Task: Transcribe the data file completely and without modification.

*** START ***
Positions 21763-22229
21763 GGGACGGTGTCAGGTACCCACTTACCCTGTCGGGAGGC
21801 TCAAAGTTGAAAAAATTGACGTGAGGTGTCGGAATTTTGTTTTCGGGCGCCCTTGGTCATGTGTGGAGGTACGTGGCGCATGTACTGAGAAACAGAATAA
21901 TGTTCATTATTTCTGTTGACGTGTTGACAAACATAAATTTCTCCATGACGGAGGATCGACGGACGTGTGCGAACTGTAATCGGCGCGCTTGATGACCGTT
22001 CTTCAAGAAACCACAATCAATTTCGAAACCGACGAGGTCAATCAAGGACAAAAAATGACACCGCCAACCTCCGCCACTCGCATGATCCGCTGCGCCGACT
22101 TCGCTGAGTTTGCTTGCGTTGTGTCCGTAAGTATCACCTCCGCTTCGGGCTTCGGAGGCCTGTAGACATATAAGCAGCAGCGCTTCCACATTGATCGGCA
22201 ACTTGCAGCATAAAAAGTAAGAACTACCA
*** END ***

Positions 21763-22229
21763 GGGACGGTGTCAGGTACCCACTTACCCTGTCGGGAGGC
21801 TCAAAGTTGAAAAAATTGACGTGAGGTGTCGGAATTTTGTTTTCGGGCGCCCTTGGTCATGTGTGGAGGTACGTGGCGCATGTACTGAGAAACAGAATAA
21901 TGTTCATTATTTCTGTTGACGTGTTGACAAACATAAATTTCTCCATGACGGAGGATCGACGGACGTGTGCGAACTGTAATCGGCGCGCTTGATGACCGTT
22001 CTTCAAGAAACCACAATCAATTTCGAAACCGACGAGGTCAATCAAGGACAAAAAATGACACCGCCAACCTCCGCCACTCGCATGATCCGCTGCGCCGACT
22101 TCGCTGAGTTTGCTTGCGTTGTGTCCGTAAGTATCACCTCCGCTTCGGGCTTCGGAGGCCTGTAGACATATAAGCAGCAGCGCTTCCACATTGATCGGCA
22201 ACTTGCAGCATAAAAAGTAAGAACTACCA